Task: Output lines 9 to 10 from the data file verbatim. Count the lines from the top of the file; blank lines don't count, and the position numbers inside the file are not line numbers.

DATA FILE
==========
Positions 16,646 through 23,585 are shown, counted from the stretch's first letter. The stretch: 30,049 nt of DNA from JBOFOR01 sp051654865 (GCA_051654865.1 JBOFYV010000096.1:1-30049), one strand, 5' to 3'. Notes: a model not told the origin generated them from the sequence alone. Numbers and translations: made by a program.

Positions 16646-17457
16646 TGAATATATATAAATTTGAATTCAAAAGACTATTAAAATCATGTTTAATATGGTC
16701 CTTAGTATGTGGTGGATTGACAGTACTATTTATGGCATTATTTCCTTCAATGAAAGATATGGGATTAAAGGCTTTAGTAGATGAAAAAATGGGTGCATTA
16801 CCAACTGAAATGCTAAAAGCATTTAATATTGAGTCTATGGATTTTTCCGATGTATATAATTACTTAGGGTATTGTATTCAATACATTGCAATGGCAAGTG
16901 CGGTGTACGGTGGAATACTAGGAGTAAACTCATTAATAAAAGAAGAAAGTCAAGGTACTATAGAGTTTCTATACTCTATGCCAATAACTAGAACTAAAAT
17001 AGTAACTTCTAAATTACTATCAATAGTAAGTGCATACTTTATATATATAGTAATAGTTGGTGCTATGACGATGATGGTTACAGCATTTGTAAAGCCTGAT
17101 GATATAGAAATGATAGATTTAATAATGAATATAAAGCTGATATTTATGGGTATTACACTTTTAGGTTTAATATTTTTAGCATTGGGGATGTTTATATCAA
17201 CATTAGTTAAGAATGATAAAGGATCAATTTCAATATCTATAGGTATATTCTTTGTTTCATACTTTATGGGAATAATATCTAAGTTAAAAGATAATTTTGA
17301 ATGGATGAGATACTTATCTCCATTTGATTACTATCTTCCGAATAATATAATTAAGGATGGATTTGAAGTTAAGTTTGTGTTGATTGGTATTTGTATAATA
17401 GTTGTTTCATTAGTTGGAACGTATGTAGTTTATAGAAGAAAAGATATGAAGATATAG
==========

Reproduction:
17201 CATTAGTTAAGAATGATAAAGGATCAATTTCAATATCTATAGGTATATTCTTTGTTTCATACTTTATGGGAATAATATCTAAGTTAAAAGATAATTTTGA
17301 ATGGATGAGATACTTATCTCCATTTGATTACTATCTTCCGAATAATATAATTAAGGATGGATTTGAAGTTAAGTTTGTGTTGATTGGTATTTGTATAATA